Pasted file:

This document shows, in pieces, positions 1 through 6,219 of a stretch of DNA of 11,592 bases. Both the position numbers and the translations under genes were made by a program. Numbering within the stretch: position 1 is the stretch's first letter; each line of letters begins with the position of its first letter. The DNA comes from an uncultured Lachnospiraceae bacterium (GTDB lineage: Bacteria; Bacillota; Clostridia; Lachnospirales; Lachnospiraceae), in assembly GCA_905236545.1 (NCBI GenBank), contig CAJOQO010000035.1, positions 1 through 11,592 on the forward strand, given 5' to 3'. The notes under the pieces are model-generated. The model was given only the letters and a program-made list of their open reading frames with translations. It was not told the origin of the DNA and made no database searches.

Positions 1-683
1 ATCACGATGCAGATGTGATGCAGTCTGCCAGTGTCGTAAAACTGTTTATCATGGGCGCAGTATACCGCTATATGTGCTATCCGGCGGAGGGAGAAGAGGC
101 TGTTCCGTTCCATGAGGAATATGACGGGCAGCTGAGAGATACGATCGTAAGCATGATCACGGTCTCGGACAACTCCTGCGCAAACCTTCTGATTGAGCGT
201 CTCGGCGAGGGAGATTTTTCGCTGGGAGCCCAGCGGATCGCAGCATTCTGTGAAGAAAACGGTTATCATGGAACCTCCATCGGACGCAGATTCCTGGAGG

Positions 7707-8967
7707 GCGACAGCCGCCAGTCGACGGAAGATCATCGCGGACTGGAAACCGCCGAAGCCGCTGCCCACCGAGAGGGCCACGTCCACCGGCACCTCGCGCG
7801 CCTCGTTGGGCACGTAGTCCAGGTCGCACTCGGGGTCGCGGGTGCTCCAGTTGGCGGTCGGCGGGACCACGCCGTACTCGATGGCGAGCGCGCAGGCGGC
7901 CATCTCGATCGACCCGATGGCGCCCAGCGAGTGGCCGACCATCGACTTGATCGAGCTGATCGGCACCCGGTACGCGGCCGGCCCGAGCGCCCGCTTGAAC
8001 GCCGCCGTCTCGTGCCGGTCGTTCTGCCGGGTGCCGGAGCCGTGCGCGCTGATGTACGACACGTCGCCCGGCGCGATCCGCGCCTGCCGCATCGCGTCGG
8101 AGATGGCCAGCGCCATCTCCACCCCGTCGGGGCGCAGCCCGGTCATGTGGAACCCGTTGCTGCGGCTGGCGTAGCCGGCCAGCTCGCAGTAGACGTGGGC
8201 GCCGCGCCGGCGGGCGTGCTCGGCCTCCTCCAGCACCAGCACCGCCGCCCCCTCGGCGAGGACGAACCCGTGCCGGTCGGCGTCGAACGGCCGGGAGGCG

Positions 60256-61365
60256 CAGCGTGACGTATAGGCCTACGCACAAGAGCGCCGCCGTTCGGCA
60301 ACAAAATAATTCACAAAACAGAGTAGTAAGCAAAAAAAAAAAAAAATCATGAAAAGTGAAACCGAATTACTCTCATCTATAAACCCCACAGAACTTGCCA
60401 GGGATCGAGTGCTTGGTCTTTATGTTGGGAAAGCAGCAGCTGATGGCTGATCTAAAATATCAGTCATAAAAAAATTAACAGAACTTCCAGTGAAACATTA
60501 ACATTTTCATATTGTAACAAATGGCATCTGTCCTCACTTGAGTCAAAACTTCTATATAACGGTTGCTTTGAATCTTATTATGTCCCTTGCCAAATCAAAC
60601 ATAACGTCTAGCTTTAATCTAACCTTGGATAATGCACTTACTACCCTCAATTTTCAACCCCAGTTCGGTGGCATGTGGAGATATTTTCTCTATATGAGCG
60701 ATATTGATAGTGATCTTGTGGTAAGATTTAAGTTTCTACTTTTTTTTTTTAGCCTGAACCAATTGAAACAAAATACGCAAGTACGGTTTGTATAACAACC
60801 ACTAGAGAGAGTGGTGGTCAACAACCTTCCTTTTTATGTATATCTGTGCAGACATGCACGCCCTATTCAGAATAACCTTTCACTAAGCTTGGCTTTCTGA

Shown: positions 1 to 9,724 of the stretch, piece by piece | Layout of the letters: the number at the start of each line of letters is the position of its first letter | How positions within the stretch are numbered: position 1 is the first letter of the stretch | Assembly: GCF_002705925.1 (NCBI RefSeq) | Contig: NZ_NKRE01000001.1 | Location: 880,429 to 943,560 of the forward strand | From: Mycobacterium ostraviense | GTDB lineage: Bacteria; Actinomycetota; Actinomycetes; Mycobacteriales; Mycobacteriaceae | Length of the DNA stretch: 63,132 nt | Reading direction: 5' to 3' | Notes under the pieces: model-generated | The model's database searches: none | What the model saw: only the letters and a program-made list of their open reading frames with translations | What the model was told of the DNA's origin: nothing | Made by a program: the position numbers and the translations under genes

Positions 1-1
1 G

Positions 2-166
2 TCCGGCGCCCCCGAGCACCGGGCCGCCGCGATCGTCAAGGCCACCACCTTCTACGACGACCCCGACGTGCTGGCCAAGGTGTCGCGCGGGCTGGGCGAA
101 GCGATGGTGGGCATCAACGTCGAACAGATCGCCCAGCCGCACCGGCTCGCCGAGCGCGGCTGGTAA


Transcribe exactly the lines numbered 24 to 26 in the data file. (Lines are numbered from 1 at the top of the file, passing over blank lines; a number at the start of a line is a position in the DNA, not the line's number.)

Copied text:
Positions 2-166
2 TCCGGCGCCCCCGAGCACCGGGCCGCCGCGATCGTCAAGGCCACCACCTTCTACGACGACCCCGACGTGCTGGCCAAGGTGTCGCGCGGGCTGGGCGAA
101 GCGATGGTGGGCATCAACGTCGAACAGATCGCCCAGCCGCACCGGCTCGCCGAGCGCGGCTGGTAA